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J2EE Design Patterns by William Crawford, Jonathan Kaplan

 
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<pre>Author/s : William Crawford, Jonathan Kaplan
Publisher : O'Reilly
Category : J2EE
Review by : Ajith Kallambella
Rating : 7 horseshoes
</pre>
Old wine in a new bottle. Put simply there's nothing new in this book.
If you are just beginning to wade through the vast land of J2EE, you will find plenty of introductory material to help you get started. The preface pronounces the audience as Java-aware readers who may not be fluent with J2EE technology stack. Beginners will appreciate the slow pace, logically ordered chapters, thoroughly descriptive background information on every pattern presented and an entire chapter dedicated to UML. However, if you are familiar with the core J2EE patterns published by Sun, there aren't a lot of things in this book that will interest you. Some things worth mentioning are - strategies for content caching, Serialized entity strategy for rapid development, and use of soft references for being thrifty on memory usage. The chapter on Enterprise Messaging Patterns is particularly interesting since it is an area that has attracted some interest lately.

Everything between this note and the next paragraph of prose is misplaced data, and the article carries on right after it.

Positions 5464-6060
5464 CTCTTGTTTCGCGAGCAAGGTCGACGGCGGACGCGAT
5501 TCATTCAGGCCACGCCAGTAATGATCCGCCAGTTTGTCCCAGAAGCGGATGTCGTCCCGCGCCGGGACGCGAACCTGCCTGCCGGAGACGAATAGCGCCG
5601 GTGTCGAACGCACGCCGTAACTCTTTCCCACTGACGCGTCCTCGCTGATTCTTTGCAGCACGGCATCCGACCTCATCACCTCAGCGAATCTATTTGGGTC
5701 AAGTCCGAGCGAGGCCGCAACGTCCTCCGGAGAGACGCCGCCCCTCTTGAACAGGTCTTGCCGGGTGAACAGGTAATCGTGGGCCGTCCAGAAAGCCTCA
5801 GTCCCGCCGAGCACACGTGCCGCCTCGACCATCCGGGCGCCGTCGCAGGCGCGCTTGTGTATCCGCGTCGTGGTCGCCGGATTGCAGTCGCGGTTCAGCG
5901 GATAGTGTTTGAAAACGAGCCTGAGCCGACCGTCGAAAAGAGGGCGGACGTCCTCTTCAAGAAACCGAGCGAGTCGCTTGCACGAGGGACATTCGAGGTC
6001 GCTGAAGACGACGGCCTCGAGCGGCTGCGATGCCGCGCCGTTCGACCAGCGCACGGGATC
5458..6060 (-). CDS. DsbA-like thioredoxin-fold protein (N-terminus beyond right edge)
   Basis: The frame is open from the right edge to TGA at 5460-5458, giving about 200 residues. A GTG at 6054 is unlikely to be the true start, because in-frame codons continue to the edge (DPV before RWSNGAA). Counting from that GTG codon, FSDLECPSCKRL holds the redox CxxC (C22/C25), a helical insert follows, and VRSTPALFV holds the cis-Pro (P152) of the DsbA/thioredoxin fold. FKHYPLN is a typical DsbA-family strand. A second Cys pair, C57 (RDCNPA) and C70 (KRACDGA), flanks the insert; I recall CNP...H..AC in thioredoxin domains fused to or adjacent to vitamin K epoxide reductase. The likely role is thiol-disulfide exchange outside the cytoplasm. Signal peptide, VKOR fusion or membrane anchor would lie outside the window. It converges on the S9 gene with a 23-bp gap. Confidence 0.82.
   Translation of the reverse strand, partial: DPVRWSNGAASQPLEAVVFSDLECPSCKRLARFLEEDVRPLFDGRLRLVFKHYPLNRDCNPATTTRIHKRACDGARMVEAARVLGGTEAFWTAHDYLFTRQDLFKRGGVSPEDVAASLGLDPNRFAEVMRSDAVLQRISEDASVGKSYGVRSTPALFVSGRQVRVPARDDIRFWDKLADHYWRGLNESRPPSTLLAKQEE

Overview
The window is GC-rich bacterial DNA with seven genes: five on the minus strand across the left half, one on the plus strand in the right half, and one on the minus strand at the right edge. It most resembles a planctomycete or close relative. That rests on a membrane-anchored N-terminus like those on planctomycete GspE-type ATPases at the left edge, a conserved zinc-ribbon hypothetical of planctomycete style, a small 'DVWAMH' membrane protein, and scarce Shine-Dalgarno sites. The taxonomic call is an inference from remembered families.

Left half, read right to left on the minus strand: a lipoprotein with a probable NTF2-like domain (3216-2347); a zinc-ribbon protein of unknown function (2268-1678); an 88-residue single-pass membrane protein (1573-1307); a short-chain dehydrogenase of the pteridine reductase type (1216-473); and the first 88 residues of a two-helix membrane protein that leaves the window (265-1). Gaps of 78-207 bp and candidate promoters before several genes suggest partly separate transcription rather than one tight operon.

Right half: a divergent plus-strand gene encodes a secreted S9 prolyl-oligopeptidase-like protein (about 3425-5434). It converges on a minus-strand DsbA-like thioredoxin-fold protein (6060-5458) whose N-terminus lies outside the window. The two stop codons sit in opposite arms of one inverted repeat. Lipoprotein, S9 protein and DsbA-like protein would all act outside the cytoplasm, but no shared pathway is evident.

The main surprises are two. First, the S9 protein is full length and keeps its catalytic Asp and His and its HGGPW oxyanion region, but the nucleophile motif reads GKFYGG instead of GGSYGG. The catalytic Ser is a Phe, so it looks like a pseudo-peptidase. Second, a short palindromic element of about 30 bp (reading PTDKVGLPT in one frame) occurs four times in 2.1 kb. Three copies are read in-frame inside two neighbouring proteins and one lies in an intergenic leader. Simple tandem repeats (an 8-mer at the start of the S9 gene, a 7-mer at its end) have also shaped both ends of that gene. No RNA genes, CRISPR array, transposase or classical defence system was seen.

Why another book on patterns? The bookshelves are already packed with several noteworthy titles on this subject and it is only natural to expect to see something new in new titles. This book is a far cry from "CoreJ2EE Patterns" or even the "Java Enterprise Best Practices" from the same publisher.
They could have done a better job by cutting down on teaching the basics and including all of Core J2ee patterns. ACID transaction pattern isn't a pattern at all, but just a fundamental concept. The selection of best practices covered seems arbitrary at best.


More info at Amazon.com
More info at Amazon.co.uk
 
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